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Toledo Museum of Art (TMA) Acquires Frans Hals Painting: Family Portrait in a Landscape

The Toledo Museum of Art (TMA) has acquired a stunning example of portraiture by Dutch Master Frans Hals with the purchase of Family Portrait in a Landscape. Scholar Gregory Martin referred to the painting as ―an extraordinary picture for the 1620s that underlines Hals’s inventive genius. Nothing like it—for breadth and relaxed tone—had been painted in the Netherlands before

Frans Hals (Dutch, 1582/83-1666) Family Portrait in a Landscape. Oil on canvas, early 1620s. Purchased with funds from the Bequest of Florence Scott Libbey in Memory of her Father, Maurice A. Scott, the Libbey Endowment, Gift of Edward Drummond Libbey, the Bequest of Jill Ford Murray, and other funds, 2011.80

Family Portrait in a Landscape (early 1620s) is a large work (60 x 64 3⁄4 inches/151 x 163.6 cm) that will take its place in the Great Gallery near Rubens’s The Crowning of St. Catherine and Guercino’s Lot and His Daughters, the Museum’s most recent Old Master acquisition, which came into the collection in 2009.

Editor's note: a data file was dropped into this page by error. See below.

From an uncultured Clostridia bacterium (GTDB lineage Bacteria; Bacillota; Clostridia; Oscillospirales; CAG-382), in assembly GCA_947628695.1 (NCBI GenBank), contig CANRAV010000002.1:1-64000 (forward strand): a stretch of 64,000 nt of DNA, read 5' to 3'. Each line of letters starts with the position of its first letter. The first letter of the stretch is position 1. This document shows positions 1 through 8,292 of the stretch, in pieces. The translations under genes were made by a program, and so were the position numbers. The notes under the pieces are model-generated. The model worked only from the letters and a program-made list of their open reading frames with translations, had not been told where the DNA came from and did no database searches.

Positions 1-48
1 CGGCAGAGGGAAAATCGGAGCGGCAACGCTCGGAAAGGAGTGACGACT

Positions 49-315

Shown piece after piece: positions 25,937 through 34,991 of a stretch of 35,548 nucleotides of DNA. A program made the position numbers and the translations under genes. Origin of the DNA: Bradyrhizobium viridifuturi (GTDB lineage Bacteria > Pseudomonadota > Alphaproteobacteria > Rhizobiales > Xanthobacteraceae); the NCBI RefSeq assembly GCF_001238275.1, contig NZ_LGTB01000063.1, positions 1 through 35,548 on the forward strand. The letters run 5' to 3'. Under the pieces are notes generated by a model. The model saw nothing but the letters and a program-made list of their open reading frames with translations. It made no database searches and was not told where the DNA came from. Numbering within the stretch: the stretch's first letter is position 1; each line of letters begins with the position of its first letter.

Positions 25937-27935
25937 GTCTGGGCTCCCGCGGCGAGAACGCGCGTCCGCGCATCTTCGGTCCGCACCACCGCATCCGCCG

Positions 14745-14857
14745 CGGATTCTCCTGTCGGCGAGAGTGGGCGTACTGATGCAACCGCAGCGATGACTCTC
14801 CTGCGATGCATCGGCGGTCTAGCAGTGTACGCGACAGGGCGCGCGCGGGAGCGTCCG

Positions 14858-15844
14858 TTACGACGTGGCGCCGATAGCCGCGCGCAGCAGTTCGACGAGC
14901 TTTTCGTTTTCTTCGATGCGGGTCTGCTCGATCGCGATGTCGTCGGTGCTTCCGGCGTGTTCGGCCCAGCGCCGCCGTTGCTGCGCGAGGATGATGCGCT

About Frans Hals and Family Portrait in a Landscape Frans Hals (1582/83–1666), one of the three giants of 17th-century Dutch painting along with Rembrandt and Vermeer, was also one of the greatest portraitists of all time. Renowned for his dashing single figures of the Dutch middle class, often paired with a rendering of the sitter’s spouse, Hals also painted a number of group portraits, most famously of Haarlem civic guard companies. On at least four occasions he took up the challenge of family portraiture. The Museum’s example, the earliest, originally depicted a fashionably dressed couple with their nine children, all interacting affectionately through glance and gesture. Just a year or two after the painting’s completion, a 10th child was born. The figure of this infant girl, seated in the lower left of the composition, was added in 1628 by a different painter from Haarlem, Salomon de Bray (1597–1664), in a style noticeably different from that of Hals. Why Hals was not the one hired to paint the portrait of this most recent addition to the family remains a mystery. At some point before the end of the 18th century the canvas was cut vertically at the right. This segment showing three children with a goat cart exists today in the museum in Brussels (see illustration). The identity of the family in Hals’s painting has only quite recently been ascertained through archival research by a Hals scholar. The parents are cloth merchant Gijsbert Claesz. van Campen and Maria Jorisdr., who were married in 1604. One very plausible supposition is that the painting was commissioned by them on the occasion of their 20th wedding anniversary. The genius of Hals is best encountered in his mastery of compositional structure, in his ability to capture a natural sense of vitality, and especially in his seemingly spontaneous, bravura brushwork (look, for example, at the glove held by the father or the crimson sleeve of the eldest daughter). As a contemporary of the artist wrote , Hals was “a marvel at painting portraits which appear very rough and bold, nimbly touched and well composed, pleasing and ingenious, and when seen from a distance seem to lack nothing but life itself.”

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